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Social welfare budget facing ¤1bn cutbacks

Ministers are preparing to slash the social welfare budget by almost €1bn as part of a comprehensive spending review.

While the Department of Social Protection has predicted potential savings of €500m in a crackdown on fraud, it is understood that cuts of a similar amount are being considered for next year.

The spending review -- which is set to be published before December's Budget -- is also believed to include major cuts to payments made to teachers for their supervision duties.

Department of Education officials are looking at making potential savings of €200m by slashing the allowances -- which are paid on top of teachers' salaries.

Cuts to the school transport system are understood to have been discussed by department officials, however the focus has now moved on to supervision payments.

Another area under the spotlight is the current rent supplement scheme.

The State's spending watchdog, the Comptroller and Auditor General, has questioned the value of the scheme, claiming that it provides little incentive to landlords to lower their charges.

Close to 95,000 homes are supported by the supplement scheme, which means the Department of Social Protection funds about 50pc of the State's private rented accommodation.

Government sources do not believe the Cabinet will row back on its commitment to spare welfare rates from the knife, but major cuts are expected given the strict conditions of our EU/IMF bailout plan.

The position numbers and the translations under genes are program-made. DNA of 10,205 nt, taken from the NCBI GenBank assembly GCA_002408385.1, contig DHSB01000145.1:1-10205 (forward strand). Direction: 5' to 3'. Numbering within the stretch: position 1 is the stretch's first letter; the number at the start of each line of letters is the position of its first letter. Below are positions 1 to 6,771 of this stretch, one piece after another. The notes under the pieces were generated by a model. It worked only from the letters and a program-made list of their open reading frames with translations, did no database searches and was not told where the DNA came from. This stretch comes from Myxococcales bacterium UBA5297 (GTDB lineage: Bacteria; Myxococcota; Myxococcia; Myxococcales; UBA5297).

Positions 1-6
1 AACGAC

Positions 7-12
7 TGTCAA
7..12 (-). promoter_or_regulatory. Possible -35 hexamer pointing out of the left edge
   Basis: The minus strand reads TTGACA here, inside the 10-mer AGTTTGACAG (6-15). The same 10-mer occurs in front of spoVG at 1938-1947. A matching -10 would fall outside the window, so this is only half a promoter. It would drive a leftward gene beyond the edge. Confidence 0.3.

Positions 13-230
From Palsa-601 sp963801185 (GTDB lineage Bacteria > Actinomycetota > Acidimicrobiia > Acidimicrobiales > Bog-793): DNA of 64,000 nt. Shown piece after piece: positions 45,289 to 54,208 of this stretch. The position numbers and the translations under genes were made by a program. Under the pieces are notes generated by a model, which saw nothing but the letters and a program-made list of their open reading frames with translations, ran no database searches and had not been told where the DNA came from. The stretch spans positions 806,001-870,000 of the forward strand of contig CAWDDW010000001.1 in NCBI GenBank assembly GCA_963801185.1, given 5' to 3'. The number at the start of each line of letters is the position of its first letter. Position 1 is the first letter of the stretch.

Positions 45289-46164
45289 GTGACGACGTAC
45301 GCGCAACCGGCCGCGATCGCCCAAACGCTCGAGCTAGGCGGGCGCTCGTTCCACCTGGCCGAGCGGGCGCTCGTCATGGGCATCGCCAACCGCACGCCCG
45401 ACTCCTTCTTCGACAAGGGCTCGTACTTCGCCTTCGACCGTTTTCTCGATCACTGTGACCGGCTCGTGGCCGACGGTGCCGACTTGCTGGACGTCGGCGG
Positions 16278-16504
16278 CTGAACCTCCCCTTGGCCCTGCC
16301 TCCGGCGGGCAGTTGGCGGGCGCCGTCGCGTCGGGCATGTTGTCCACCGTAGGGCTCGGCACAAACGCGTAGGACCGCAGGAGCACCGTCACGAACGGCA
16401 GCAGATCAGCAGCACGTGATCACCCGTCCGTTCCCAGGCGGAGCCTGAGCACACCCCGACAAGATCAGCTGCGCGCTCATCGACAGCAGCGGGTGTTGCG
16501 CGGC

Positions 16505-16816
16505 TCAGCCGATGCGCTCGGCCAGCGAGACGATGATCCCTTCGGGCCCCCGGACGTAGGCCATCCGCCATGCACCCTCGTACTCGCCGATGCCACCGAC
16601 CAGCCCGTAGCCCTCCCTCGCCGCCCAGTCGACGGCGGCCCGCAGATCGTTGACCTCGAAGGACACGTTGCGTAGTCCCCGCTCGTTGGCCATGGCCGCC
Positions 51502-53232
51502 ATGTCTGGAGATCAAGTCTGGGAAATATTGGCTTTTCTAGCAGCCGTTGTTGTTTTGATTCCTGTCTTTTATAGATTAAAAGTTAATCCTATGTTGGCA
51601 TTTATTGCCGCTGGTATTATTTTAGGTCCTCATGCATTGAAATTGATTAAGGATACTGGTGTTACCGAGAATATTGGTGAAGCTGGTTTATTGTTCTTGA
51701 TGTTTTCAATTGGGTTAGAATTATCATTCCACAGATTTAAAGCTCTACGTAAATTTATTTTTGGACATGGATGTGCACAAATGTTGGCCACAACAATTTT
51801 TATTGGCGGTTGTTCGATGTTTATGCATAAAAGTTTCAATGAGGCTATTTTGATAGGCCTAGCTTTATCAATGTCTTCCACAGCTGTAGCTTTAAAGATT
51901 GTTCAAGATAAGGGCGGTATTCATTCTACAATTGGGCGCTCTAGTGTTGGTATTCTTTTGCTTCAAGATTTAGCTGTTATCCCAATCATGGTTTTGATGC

"It's going to a harsh Budget but it's fair to say that not everything is on the table, the Government has made commitments and they will be expected to keep them," one senior TD told the Herald.



tensions

Minister for Public Expenditure Brendan Howlin will hold serious meetings with all of his Cabinet colleagues over the next few weeks in which he is expected to demand serious cutbacks in all departments.

Sources are concerned that the meetings will heighten tensions between the two Government parties, with Health Minister James Reilly already indicating that he has had disagreements with the Labour Party minister.

Minister Reilly suggested following the meeting that there were different views over whether to impose cuts on consultants' salaries. The move is expected to be strongly resisted by hospital consultants.

hnews@herald.ie